As great a player as Michael Jordan was in his prime, he never would have been able to win single-handedly against an entire team of NBA players. He needed his teammates to run plays and work alongside him. Business operates in a similar way. One person creating all the strategies, ideas and executions is not likely to win against a team with a range of expertise. There are several characteristics of great sports teams we can all learn from and apply every day on the job.
Diverse Expertise Breeds Excellence
A successful basketball team needs more than a great power forward. It requires players with diverse skillsets, all working together. In business, a team with diverse talents will be stronger and more capable of successfully solving customer challenges and developing inspired solutions and ideas. A diverse team means many things, from education and background to experience, age, gender and more. Realizing the full advantage of a multidisciplinary team requires resisting “group think” and embracing ideas from people who think differently than you. It can be those different ideas that help your business stand out and win the next project or client.
Communicate, Communicate, Communicate
When you’re on the court playing against the number-one team in the country, communication will win or lose you the game. If the captain or coach is calling plays and the team misunderstands, it doesn’t take long for performance to unravel. Miscommunication in business can result in a failed project, an unhappy client and team members who turn against each other. It takes time and continued effort to maintain effective communication. Teams that work at it will have a distinct advantage over those who continually fall short.
A Deep Bench Wins the Day
Any good team needs multiple players who are talented in a particular role. Those with the deepest benches often win because they can adapt to injuries and other unknowns. In the business world, you don’t want to be caught off guard without a knowledgeable, experienced team to tackle the next big project. Customers want to know they can rely on more than just one person to fulfill their needs.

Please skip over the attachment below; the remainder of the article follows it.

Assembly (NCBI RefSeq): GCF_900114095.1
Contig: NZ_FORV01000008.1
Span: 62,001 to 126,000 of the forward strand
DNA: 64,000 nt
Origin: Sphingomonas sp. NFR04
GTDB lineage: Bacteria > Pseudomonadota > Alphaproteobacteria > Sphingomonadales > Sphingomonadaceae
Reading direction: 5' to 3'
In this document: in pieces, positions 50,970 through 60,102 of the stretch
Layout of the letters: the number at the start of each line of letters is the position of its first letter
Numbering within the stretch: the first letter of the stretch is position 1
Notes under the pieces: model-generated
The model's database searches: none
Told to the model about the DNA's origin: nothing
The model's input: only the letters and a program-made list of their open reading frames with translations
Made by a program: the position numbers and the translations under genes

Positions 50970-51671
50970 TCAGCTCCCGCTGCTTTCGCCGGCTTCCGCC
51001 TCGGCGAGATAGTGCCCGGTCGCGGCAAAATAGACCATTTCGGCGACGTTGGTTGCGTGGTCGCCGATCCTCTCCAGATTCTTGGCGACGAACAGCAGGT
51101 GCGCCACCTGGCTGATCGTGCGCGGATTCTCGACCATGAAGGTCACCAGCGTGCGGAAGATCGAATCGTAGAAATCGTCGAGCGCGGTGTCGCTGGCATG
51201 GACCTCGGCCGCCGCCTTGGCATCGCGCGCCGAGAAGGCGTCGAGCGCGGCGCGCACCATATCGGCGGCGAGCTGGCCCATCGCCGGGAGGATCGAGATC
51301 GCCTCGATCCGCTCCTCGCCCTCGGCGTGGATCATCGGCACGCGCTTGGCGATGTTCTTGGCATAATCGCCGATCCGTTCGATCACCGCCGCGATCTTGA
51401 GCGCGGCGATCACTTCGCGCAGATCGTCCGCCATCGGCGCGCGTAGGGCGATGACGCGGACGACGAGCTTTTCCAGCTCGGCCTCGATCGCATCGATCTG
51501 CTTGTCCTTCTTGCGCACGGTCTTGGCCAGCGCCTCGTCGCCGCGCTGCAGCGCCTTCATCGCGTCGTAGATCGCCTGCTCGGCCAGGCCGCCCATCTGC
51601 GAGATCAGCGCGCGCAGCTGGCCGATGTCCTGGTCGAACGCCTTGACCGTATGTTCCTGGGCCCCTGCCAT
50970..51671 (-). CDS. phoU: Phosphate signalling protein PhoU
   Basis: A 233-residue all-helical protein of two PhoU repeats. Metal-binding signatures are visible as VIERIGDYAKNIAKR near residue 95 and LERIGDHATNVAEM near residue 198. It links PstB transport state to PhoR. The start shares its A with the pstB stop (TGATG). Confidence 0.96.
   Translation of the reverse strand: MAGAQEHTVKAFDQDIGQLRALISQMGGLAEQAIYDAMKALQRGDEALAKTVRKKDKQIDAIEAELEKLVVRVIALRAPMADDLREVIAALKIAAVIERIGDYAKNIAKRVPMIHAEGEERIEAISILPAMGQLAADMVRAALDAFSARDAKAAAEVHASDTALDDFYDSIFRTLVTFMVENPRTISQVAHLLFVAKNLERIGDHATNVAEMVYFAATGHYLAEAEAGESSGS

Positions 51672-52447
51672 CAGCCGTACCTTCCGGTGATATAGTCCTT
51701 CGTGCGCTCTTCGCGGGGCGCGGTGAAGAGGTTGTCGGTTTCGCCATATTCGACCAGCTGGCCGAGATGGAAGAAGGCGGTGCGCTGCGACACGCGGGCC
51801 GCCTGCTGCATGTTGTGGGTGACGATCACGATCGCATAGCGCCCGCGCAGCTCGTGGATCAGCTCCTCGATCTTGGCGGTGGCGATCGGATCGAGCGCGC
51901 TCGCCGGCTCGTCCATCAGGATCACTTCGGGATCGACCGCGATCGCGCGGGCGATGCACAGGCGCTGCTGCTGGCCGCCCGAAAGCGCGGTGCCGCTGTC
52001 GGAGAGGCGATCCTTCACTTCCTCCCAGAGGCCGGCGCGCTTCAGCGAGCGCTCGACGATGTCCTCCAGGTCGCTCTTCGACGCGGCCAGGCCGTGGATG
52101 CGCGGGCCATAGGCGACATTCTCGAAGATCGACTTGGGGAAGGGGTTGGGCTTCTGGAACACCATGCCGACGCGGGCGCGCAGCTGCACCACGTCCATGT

Training Builds Better-Prepared Teams
Hard work is fundamental to achieving success. The better trained a team, the more prepared they are to face challenges and win. Putting in the time and effort to train builds strong teams, whether the goal is to win the World Series or the next big job. A talented team requires ongoing training and the right tools and equipment to support their performance. Training comes in many different forms, from traditional training programs and courses to trade conferences and mentorships.
Teams Require Trust
A team can have the greatest talents in the world, but if they don’t trust each other, they’re destined to fail. Imagine a basketball team where there’s no trust between players. No one would pass the ball, there would be no strategy, no plays, and ultimately no wins. Within a company, trust fosters collaboration. It makes us open to others’ opinions, feedback and ideas. Trust doesn’t always happen naturally. It requires certain ingredients like respect of others on the team, confidence in their abilities to perform their job and a shared vision and goal.
Moving on from a Loss
A team can’t win all the time, every time. Even the greatest teams in history have faced difficult losses. It’s what those teams do after a loss that makes them great. They analyze and learn from their errors so they can increase their chances of winning the next game. They don’t let fear paralyze them or turn them against each other. Even when the final seconds are counting down and they’re too far behind to win, the best teams keep pushing ahead toward their common goal.
Great Teams Take Chances
How many games would have been lost had it not been for one player’s courage to take the last-second, three-point shot, run for a touchdown or attempt a final goal? The most successful teams have taken some unbelievable chances. Whether or not a chance pays off, the team with the courage to put it all on the line is likely to win more often than a team that plays it safe.
Next time you’re watching your favorite sports team, think about how they’re working together and how those actions are impacting their performance. What are they doing that’s helping them win . . . or causing them to lose? Then consider how those actions can be applied to business. You’ll find there are many elements of an effective team that transcend both sports and business.